Recently I read through a little over half of James Bannerman’s classic tome, The Church of Christ. I obviously disagree with his Presbyterianism, but that aside, I highly recommend this book and hope to finish the second half sometime soon.
One of the areas I found him helpful in was his argument for the use of confessions of faith. I realize that some of our readers may be in the “No creed but the Bible!” camp, but I hope you’ll consider this post well. I really appreciate that those who reject confessions do so on the grounds of the sufficiency of Scripture. This is a precious doctrine that must be guarded.
However, the use of confessions is about the teaching and clarification of the Scriptures, not dismissing their sufficiency.
The fact that the Church must operate within the confines of the scriptures does not imply that it may not put forth articles of faith such as creeds and confessions as long as these are understood to be under the authority of the Bible. It is the Church’s job and mandate from Christ to teach the truth and, in teaching the truth to various generations and societies, it may be necessary to express that truth in a way that can be understood by the hearers.
The language of Scripture is the best language to express God’s mind. But it does not follow from this that it is the best language to express my mind, even although I may mean to express to another man, so that there shall be no misunderstanding between us, the very same truths which God has expressed…[T]he very words of the Bible may not be the best words to declare my mind and belief to another man, so that betwixt him and me there shall be no equivocation, or reservation, or guile. (p. 313)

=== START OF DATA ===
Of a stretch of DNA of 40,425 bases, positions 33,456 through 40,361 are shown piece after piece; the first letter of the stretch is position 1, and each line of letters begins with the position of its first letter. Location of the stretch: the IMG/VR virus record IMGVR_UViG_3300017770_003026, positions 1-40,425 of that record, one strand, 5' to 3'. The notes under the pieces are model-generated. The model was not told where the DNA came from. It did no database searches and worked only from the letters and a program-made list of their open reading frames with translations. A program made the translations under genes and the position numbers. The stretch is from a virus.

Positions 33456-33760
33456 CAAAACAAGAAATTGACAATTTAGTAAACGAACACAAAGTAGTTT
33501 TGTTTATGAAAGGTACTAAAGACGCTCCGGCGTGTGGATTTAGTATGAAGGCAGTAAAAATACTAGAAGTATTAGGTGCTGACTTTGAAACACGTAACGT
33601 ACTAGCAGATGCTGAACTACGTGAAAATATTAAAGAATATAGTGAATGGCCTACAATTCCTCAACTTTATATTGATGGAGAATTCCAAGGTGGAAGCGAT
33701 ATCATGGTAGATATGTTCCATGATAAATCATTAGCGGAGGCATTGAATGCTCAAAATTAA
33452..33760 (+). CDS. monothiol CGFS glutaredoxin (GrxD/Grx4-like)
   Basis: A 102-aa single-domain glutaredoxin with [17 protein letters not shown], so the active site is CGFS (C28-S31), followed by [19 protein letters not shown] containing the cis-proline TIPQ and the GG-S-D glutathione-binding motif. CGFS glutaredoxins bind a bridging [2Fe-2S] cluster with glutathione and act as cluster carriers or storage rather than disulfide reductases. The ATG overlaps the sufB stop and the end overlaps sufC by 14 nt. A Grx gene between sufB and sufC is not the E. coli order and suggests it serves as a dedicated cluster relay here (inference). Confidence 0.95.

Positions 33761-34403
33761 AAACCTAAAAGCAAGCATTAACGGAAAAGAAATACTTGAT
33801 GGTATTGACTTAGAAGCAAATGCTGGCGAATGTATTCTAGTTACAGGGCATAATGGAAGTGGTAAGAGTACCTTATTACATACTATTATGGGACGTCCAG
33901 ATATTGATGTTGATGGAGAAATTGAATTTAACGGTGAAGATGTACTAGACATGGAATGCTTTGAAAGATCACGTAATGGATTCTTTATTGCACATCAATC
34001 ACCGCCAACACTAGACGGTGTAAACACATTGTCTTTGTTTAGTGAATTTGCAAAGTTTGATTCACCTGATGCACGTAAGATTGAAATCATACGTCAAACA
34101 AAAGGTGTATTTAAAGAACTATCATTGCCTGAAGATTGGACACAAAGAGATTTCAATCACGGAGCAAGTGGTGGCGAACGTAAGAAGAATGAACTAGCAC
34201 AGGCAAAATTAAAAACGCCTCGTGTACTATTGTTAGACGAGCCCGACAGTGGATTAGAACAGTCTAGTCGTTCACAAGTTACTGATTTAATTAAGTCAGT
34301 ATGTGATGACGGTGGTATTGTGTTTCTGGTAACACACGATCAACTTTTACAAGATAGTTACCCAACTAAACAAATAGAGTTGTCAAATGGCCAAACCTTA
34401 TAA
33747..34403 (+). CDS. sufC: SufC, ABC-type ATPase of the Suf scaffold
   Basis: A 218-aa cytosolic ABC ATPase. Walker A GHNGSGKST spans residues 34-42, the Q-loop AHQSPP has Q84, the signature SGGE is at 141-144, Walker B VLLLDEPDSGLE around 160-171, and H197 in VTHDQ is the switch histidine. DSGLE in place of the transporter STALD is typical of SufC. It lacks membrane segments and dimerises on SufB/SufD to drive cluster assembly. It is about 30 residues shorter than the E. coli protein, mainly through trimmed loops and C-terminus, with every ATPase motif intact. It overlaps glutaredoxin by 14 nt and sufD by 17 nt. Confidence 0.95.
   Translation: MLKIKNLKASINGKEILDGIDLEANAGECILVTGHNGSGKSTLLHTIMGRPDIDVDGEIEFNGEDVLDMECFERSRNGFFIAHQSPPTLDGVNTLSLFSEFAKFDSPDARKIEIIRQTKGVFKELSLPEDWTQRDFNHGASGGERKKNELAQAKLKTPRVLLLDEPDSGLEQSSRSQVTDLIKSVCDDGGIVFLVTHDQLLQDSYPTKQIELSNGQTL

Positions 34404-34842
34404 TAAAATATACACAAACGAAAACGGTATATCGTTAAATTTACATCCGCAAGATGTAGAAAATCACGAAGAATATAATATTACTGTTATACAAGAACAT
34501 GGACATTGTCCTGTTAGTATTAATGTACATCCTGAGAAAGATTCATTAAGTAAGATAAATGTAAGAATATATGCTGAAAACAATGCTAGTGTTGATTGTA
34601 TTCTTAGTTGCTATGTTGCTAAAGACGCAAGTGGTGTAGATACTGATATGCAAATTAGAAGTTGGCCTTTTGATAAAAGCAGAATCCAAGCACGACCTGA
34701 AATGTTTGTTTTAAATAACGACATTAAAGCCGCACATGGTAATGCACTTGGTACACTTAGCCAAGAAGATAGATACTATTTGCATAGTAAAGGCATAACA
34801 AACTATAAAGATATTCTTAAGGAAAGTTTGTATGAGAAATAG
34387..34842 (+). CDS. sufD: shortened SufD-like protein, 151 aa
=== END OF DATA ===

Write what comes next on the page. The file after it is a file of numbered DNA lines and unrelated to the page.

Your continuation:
In no way does this attack or degrade the sufficiency or authority of the Scriptures. What Bannerman is saying is that two people may affirm the same Bible verse but mean different things by it. I may say to a Roman Catholic “Do you believe in justification?” And he would say “Yes.” But what he means and what I mean are two different things. Or one Church may simply say “We believe the Bible” and mean something totally different than another Church stating the same thing. Even a false church like the Jehovah’s Witnesses and the Roman Catholics would claim to believe the Bible. Thus, creeds and confessions are helpful to the Church’s mandate to teach divine truth.
Preaching and Teaching
If someone objects to confessions as adding to the words of Scripture, then really all they could teach would be the Scriptures verbatim. When we say the Scriptures are sufficient we do not mean that the Scriptures don’t need taught or explained for the Lord has gifted His Church with teachers. As soon as one reads a verse and then says “What this passage means is…” he is doing the same thing a confession of faith is designed to do, namely teach what the scriptures mean. Thus,
In this respect, creeds and subordinate standards [like confessions of faith] must be accounted as standing nearly on the same footing with the ordinance of exposition or interpretation, or preaching the Word of God, exercised by any pastor. The one is no more guilty of adding to the Word of God then the other. They both profess to be a human interpretation by the Church of the mind of God as revealed in His Word. (p. 329).
So, again, the intent of confessions of faith is not to replace the Scriptures, but to help teach what the Scriptures say. It is true that these can be and have been abused, but the abuse of something by one does not negate its usefulness for another. In a day of such diversity among so many professing Christians, confessions of faith are useful to clarify one’s position.